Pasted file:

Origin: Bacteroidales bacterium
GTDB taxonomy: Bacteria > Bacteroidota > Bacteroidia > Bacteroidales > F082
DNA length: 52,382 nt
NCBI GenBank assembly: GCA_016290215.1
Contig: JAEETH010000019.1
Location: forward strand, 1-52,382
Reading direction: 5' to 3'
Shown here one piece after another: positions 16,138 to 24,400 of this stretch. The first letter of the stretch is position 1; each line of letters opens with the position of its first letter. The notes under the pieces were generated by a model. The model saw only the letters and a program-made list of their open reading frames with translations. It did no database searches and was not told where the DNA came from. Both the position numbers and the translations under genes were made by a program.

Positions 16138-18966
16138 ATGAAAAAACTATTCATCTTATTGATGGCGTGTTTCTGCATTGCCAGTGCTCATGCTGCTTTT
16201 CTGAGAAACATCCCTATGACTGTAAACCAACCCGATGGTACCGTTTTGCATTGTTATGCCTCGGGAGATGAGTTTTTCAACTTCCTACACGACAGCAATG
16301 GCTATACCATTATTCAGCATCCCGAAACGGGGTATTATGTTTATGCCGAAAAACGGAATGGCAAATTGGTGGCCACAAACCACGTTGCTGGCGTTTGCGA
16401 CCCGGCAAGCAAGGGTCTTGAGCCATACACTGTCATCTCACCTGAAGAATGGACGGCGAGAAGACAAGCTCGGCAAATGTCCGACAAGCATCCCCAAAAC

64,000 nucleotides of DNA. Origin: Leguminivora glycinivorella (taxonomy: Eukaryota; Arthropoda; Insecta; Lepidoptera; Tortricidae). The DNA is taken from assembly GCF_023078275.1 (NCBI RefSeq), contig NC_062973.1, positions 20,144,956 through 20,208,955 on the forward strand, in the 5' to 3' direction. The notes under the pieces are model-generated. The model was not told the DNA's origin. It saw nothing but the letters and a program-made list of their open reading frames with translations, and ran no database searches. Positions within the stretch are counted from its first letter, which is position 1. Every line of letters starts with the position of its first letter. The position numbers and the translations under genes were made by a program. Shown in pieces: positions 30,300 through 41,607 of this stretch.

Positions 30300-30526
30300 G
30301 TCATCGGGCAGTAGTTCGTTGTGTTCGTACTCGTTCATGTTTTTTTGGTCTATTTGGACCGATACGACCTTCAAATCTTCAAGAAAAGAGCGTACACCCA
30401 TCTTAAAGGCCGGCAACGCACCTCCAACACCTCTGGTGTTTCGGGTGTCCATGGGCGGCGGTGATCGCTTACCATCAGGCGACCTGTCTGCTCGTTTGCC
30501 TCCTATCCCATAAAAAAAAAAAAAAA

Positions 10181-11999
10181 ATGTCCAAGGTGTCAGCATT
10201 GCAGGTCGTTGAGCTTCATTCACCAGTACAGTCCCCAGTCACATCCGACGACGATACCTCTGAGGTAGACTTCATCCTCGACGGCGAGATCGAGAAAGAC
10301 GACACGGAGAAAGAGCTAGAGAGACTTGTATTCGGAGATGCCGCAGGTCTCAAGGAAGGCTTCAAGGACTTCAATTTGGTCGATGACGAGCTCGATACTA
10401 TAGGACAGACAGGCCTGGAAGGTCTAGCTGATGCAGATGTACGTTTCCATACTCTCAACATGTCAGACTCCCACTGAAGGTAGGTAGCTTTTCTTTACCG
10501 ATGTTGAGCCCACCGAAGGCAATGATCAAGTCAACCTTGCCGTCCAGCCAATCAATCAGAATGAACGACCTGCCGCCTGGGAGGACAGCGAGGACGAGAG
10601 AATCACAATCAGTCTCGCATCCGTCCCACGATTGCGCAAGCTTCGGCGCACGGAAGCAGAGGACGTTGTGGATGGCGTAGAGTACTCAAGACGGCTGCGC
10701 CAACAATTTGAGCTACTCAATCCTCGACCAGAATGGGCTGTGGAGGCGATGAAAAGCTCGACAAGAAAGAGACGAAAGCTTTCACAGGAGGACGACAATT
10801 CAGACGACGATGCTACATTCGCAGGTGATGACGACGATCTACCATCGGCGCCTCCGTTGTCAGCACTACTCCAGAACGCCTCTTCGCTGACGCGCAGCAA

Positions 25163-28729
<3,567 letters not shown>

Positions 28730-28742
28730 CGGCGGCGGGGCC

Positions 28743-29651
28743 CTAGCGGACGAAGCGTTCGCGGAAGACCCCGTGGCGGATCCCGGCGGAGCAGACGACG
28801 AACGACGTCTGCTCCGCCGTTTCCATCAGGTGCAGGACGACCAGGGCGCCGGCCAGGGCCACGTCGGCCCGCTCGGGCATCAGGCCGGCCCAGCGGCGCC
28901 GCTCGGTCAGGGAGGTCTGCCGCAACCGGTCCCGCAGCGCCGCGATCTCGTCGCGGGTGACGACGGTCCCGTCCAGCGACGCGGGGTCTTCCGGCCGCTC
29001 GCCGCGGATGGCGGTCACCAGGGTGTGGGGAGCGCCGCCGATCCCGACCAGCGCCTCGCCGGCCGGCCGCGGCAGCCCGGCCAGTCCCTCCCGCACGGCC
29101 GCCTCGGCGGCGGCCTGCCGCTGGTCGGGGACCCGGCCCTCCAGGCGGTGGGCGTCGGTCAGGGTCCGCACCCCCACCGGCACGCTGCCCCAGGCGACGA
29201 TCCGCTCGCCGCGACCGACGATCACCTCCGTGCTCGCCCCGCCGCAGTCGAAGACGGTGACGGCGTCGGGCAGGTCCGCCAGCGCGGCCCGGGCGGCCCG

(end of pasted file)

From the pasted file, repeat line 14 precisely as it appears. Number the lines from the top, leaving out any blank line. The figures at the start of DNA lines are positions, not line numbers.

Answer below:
64,000 nucleotides of DNA. Origin: Leguminivora glycinivorella (taxonomy: Eukaryota; Arthropoda; Insecta; Lepidoptera; Tortricidae). The DNA is taken from assembly GCF_023078275.1 (NCBI RefSeq), contig NC_062973.1, positions 20,144,956 through 20,208,955 on the forward strand, in the 5' to 3' direction. The notes under the pieces are model-generated. The model was not told the DNA's origin. It saw nothing but the letters and a program-made list of their open reading frames with translations, and ran no database searches. Positions within the stretch are counted from its first letter, which is position 1. Every line of letters starts with the position of its first letter. The position numbers and the translations under genes were made by a program. Shown in pieces: positions 30,300 through 41,607 of this stretch.